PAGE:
Many scholars are advertently or inadvertently duped into believing that Pakistan has no truck with Al Qaeda. Nothing could be farther from the truth. In 2010, Michael Hughes, Geopolitical Journalist had said, “The Haqqani Network is Al Qaeda. Pakistan has had a close relationship with the Haqqanis for over 30 years, who are still seen as a crucial anti-Indian asset. So, for nine years the Pakistanis protected the Haqqanis and claimed ignorance as to the whereabouts of Mullah Omar, Osama bin Laden and the Quetta Shura. Nine years, nearly $300 billion dollars and 1900 dead coalition soldiers later, the U.S. has officially verified that the entire war effort has been focused on the wrong side of the mountains.” This was reinforced in 2011 by Vahid Brown, Princeton CT Expert who said, “Senior leaders of the group concerned with political and financial affairs, like Khalil Haqqani and another of Jalaluddin’s brothers, Ibrahim Haqqani, have long resided in Islamabad. My impression is they mostly live in the cities. Ibrahim Haqqani had lived in Islamabad for the past 20 years. Diplomatic cables released by WikiLeaks last year also revealed that the two Haqqanis often traveled to the UAE from Pakistan.” This was further reinforced by Pir Zubair Shah and Carlotta Gall, New York Times (31 Oct, 2011) by saying, “The Haqqani family, which runs the network like a mafia, maintains several town houses, including in Islamabad and elsewhere, and they have been known to visit military facilities in Rawalpindi, attend tribal gatherings and even travel abroad on pilgrimages. Experts say leaders of the Haqqani network may be hiding in plain sight in cities rather than in remote tribal areas.” The bottom line is the irony that the Al Qaeda-Haqqanis are not weakened much as the US-NATO would like us to believe, judging by the impunity with which they continue to undertake terror strikes in the heart of Kabul even now.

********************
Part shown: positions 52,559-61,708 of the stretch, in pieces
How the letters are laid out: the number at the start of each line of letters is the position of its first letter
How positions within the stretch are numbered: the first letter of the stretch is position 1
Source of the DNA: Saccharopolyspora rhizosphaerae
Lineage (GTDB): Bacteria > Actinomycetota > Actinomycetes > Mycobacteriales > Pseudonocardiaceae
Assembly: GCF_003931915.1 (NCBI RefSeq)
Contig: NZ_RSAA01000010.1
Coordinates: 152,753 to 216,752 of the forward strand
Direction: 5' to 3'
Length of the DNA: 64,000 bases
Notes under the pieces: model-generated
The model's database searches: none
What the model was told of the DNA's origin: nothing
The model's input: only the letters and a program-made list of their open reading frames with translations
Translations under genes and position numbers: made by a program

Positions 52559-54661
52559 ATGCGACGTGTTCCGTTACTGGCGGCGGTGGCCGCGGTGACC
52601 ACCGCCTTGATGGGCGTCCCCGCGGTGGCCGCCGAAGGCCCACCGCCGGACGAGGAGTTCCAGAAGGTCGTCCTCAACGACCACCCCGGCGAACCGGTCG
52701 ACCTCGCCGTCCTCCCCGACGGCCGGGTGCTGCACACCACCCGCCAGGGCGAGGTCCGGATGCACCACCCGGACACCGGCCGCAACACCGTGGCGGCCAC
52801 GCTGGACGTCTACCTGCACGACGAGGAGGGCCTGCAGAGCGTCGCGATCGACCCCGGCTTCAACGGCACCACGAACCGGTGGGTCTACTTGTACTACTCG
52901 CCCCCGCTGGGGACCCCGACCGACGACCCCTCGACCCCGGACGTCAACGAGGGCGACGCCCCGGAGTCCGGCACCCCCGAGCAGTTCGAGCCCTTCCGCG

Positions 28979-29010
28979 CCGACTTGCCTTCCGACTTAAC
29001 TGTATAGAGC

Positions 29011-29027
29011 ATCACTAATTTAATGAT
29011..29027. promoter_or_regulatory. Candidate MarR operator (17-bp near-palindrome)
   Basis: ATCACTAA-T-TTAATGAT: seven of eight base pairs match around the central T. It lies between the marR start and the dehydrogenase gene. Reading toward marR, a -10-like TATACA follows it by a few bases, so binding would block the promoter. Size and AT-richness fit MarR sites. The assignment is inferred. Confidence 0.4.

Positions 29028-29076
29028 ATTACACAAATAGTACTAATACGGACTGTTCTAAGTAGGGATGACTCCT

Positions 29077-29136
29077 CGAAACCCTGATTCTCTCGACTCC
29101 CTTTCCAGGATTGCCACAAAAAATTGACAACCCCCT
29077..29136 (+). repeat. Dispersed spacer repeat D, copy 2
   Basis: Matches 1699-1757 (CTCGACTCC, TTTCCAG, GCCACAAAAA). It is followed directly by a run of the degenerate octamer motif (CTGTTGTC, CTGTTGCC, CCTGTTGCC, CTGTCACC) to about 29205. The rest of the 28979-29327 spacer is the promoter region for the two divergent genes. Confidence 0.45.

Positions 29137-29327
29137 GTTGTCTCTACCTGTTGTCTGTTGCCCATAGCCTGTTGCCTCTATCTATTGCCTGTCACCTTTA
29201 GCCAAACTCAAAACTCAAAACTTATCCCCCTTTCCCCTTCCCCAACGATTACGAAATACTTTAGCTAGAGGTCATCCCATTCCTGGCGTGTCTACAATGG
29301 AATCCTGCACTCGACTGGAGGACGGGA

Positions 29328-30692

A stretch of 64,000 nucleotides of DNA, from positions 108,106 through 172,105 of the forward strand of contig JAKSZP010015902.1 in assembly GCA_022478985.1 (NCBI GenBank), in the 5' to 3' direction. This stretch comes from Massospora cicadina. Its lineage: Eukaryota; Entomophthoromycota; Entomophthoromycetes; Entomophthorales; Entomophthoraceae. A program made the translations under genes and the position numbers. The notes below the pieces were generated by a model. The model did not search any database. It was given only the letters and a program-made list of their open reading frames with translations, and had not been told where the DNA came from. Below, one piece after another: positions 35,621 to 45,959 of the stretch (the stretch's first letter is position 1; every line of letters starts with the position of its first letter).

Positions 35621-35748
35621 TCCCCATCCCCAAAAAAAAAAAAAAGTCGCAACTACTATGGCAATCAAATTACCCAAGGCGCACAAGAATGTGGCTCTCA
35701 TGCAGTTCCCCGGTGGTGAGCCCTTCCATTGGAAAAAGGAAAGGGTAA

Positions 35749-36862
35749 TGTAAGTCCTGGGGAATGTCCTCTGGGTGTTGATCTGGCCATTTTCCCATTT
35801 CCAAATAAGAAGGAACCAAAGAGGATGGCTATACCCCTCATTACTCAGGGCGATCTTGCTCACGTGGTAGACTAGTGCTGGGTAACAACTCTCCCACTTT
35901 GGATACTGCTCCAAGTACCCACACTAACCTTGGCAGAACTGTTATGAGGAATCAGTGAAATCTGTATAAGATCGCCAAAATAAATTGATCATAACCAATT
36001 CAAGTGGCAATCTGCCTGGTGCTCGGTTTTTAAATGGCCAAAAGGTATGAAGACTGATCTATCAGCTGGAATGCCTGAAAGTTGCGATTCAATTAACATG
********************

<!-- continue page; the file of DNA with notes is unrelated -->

What should be of even more serious concern, particularly to India and Pakistan is the fact that Nawaz Sharif has given up his efforts to bring the Pakistani military-ISI to heel, even as utopians read much into the indictment of Musharraf for treason. Through his article ‘Reversing Course’ in the Dawn dated 3rd April 2014, Cyril Almeida says that the ‘boys’ (military-ISI) has made Nawaz Sharif reverse course from a trade deal with India while the helpless public so wanted. He writes that they don’t want trade and normalization. He further says that what doesn’t make sense is why Nawaz backed down. “Nawaz was the guy who was supposed to have got it. Turn east, not west. The boys’ obsession with the eastern border had led to fears on the western border that led to choices that had engulfed Pakistan itself in flames”, he queries. He blames the ‘boys’ to have scuttled the deal. He says that the TTP has been dominating everything, they are everywhere, all that anyone can talk about and Pakistani Punjab has become jihad centric. His observation of Nawaz Sharif capitulating to radicals is hardly surprising, what with the pace of institutionalized radicalization in Pakistan, Nawaz’s brother (CM of Punjab) officially doling out millions of rupees to terrorist organization and Nawaz himself seeking support of military-ISI and terrorist organizations linked with them in order to retain his seat and power. So Pakistan’s foreign policy changing hands from the military-ISI to Nawaz Sharif doesn’t appear possible as of now. So while Abdullah Abdullah may well emerge as the next President in Afghanistan who is bitterly opposed to the Taliban and the Afghan population wants democracy to continue, Pakistan (read Pakistani military-ISI) can be expected to optimize use of proxies against both India and Afghanistan, egged on by US intransigence. Policy makers and defence establishments of India and Afghanistan need to take these factors into consideration, aside from strategizing what exactly are the US plans for AfPak region and the Subcontinent.